KAPALUA, Hawaii -- Here's what we learned from Sunday's third round of the Hyundai Tournament of Champions:
• Five-shot leads on the PGA TOUR can disappear quickly, even in the hands of a consummate professional.
• Five-shot leads can be built back up even quicker, especially in the hands of a consummate professional.
All of which should make things extremely interesting in Monday's final round, as Steve Stricker searches for his first TOUR win in the state of Hawaii.
The questions really are two-fold for the closing day of the TOUR's season opener: Will the rest of the field put heat on Stricker, as they did Sunday? If so, will Stricker respond in the same fashion?
Stricker took a most unusual path in maintaining the five-shot lead in which he started the day. But no matter how he got there, the Hyundai Tournament of Champions is his to lose. The rest of the field knows it will be tough to catch one of the TOUR's most consistent performers, who will start the day at 19 under.
"I fully expect him to go out tomorrow and post another good number," said Martin Laird, one of three primary pursuers along with Webb Simpson and defending champ Jonathan Byrd at 14 under. "For us sitting there at second, we know we are going to have to go really low.
"I don't know what it will it will take, but I'm guessing a minimum of 8 under, probably. I can't imagine him shooting much higher than 70.
"So it's going to be an interesting day."
Will it be as interesting as seven months ago when he held the lead entering the final round at Muirfield Village?
That was at the Memorial Tournament presented by Nationwide Insurance. Stricker led by three shots after 54 holes, expanded the lead to four when he made the turn in the final round but had to hold on for a one-shot win. "It wasn't pretty," Stricker said afterward.
His playing partner that day was Jonathan Byrd. His playing partner on Monday at Kapalua will be Jonathan Byrd.
Hmmm, very interesting.
Byrd wasn't the one who made Stricker sweat in Dublin -- "He just drummed me," Byrd recalled -- but on a course in which he's already experienced success, Byrd should have plenty of confidence Monday. And being five shots down, there's no reason not to go for broke on a course that can yield birdies in bunches to the person with the hot hand.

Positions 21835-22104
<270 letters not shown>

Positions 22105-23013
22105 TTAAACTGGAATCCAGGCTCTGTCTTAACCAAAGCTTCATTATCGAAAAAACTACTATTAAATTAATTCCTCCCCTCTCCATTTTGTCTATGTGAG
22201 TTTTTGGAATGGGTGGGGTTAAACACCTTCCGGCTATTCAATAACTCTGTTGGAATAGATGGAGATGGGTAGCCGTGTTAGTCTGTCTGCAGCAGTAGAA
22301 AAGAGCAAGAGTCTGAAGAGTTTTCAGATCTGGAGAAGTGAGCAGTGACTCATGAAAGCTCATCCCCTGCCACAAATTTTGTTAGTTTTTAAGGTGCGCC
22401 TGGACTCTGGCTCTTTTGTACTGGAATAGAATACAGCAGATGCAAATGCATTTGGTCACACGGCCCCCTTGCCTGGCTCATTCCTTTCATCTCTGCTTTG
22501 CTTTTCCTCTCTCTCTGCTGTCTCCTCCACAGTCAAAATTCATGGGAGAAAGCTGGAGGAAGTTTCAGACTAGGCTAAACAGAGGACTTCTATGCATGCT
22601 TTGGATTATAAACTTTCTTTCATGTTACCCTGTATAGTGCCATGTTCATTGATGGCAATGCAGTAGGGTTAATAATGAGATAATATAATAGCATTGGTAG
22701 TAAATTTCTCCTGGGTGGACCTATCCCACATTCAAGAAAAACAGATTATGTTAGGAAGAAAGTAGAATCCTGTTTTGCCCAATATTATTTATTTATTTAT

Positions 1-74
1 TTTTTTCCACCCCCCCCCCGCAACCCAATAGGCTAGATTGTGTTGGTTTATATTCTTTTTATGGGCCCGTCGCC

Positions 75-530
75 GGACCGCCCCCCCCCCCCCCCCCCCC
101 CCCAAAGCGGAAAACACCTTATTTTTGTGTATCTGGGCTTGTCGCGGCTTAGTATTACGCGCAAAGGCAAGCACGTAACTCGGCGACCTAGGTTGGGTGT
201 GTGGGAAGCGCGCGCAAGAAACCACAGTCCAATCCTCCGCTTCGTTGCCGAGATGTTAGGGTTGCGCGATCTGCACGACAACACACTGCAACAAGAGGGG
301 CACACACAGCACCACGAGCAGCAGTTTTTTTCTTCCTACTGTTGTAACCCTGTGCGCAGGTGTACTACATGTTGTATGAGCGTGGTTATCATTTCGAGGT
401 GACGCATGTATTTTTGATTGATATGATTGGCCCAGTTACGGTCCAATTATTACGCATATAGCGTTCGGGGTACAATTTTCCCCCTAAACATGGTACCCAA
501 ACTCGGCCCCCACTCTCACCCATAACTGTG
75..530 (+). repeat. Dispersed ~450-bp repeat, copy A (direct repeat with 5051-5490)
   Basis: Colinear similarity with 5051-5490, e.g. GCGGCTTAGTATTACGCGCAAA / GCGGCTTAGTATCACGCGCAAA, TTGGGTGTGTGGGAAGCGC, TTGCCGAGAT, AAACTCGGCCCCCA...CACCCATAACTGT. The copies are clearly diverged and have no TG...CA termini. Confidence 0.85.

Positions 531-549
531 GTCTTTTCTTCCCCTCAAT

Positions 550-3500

"He's a tough guy to catch," Byrd said. "But I don't think any lead is too much.
"You never know when somebody is not going to have their best day. I certainly didn't think I was going to make six birdies in a row (which Byrd did in Friday's first round) when I started that stretch. That kind of stuff just happens."
Stuff just happens -- that's probably as good an explanation as any for what transpired on Sunday.
While his pursuers seemed to have plenty of gas, Stricker was stuck in neutral for the first 14 holes. He had just one birdie, failed to take advantage of the two par-5 holes on the front nine, and was even par on his round.
Steve Stricker jump starts his late Sunday rally with this chip-in birdie on No. 16 at Kapalua.
His five-shot lead had been whittled to one. "Pretty stagnant out there," is how Stricker described it. Frustrating, too. He told himself simply to be patient. Don't panic.
Fortunately for Stricker, he's dominated the finishing holes at the Plantation Course. He was 7 under on the final four holes in the first two days, and they were his best friends again on Sunday.
He birdied the par-5 15th while playing partner Simpson could manage only par, giving him a little breathing room. Then at the par-4 16th, he "stole a birdie" when his chip from 66-1/2 feet ran into the cup.
He followed with a birdie at the par-4 17th, and then another at the par-5 18th. Four consecutive birdies to finish his round. Meanwhile, Simpson was just even par in that four-hole stretch. Byrd and Laird failed to birdie the 18th.
Stricker's lead went from one back to five strokes just like that.
"Things were not really going the way I had hoped," Stricker said, "but I just kept telling myself to hang in there, I've got some birdie holes left."
Now he has 18 holes left. It may look like a foregone conclusion, but it isn't. The last thing Stricker wants to do Monday is have to rely on the finishing holes to save his round again.
If his lead is reduced to one stroke late in the back nine, who knows how the pressure of the situation will affect his game ... and others.
The even-tempered Stricker would appear to be impervious to such white-knuckle moments, but he himself admits that a large lead is difficult to maintain, especially on a course that can lead birdies in bunches. A hot hand can do serious damage out here.
"Hopefully I can get off to a little better start tomorrow," he said. "Make some birdies early, get my comfort level in a little bit better position than what it was today."
|Steve Stricker: Closing in style|
And if he doesn't? Yes, things could get very interesting.